At a bond hearing Wednesday, prosecutors described Kendrick Johnson as one of Houston’s most dangerous gang members.

Johnson is charged with three murders, including the death of DeLindsey Mack, a Lamar High School student who was shot close to campus last year.

The mother of one of the victims, Kenneth Roberson, was in court to see a judge raise Johnson’s bond.

“He is just evil,” said Yvonne Ferguson, Roberson’s mother.

Prosecutors were trying to get the judge to set a no bond for Johnson. Meanwhile, his attorney was asking to set bond at a reasonable amount.

Prosecutors believe Johnson was one of the leaders of the “103” street gang in Houston’s south side. They believe he instructed as many as six people to carry out the slayings, but he’s charged with just three murder counts, so far.

On Wednesday, prosecutors played surveillance video that appeared to capture several of these murders as they occurred.

In the case of Mack, surveillance video from an apartment complex near the Lamar campus showed the last moments of the young man’s life as two people fired shots. Prosecutor said one of them is Johnson.

Another surveillance video was shown in court of a man who was shot during a drive-by shooting. He died on the side of the street next to a parked car. Investigators say Johnson was also responsible for that murder, even though he has not been charged with that crime.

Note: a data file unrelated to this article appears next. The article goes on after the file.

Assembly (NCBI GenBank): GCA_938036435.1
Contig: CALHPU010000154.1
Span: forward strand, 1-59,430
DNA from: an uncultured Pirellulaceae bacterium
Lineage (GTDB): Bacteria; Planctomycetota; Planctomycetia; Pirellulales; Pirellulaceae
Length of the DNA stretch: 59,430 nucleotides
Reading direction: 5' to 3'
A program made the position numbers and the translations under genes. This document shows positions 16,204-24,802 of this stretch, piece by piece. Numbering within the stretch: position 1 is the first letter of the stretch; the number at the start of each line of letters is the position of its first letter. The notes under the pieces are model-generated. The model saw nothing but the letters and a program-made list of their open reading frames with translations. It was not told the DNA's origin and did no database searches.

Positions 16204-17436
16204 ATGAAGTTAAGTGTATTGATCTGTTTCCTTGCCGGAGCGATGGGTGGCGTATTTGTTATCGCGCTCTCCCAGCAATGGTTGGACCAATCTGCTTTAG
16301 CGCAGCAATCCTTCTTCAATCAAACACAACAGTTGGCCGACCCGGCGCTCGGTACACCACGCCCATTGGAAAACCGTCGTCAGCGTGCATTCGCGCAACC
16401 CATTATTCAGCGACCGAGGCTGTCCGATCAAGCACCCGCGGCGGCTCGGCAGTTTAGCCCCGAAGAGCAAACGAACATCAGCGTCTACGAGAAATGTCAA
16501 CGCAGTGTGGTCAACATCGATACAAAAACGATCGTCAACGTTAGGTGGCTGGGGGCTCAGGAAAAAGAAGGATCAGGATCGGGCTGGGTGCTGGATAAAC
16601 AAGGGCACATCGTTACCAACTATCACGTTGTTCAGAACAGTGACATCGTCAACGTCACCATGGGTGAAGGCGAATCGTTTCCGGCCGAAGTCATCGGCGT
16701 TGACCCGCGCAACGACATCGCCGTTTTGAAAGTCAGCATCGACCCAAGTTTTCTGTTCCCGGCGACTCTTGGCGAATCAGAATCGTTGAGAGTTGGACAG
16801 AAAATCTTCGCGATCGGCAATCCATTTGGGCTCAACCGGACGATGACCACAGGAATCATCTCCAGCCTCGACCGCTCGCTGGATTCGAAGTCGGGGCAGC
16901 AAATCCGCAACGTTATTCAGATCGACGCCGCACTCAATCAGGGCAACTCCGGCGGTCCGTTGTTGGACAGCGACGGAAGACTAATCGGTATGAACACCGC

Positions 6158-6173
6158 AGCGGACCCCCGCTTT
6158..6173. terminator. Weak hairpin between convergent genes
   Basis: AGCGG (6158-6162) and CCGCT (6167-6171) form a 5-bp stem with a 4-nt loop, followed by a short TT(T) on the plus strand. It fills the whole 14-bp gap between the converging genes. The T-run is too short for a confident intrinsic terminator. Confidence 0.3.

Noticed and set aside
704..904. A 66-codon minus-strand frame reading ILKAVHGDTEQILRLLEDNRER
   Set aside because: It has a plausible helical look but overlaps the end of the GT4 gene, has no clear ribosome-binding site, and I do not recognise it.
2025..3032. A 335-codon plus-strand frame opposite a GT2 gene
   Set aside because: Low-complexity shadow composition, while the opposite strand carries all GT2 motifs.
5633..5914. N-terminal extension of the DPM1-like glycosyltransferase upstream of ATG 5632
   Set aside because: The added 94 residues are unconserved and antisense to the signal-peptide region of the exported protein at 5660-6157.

“We feel like he is an extreme danger to public safety,” said prosecutor Sarah Seely. “He has committed several murders that are currently uncharged and we are still investigating.”

In addition, prosecutors played a third video showing several people, including Johnson, allegedly robbing a hotel clerk at gunpoint. He is charged with aggravated assault with a deadly weapon in that case.

Besides surveillance video, prosecutors sought to use social media accounts belonging to Johnson and other gang members against him. Investigators filed search warrants on more than 80 different Instagram accounts. Investigators testified that over the past year, they estimate looking through at least a half a million Instagram messages among 103 gang members.

Some of those messages were shown in court, which allegedly showed Johnson corresponding with other gang members about the people he has killed or recruiting members for specific shootings.

One startling exchange showed the suspect telling a friend that he let a victim get up and run because he had no bullets left.

Johnson’s attorney objected to the Instagram messages and videos being shown in court.

At the end of the more than three-hour hearing, the judge raised Johnson’s bond to $2.25 million.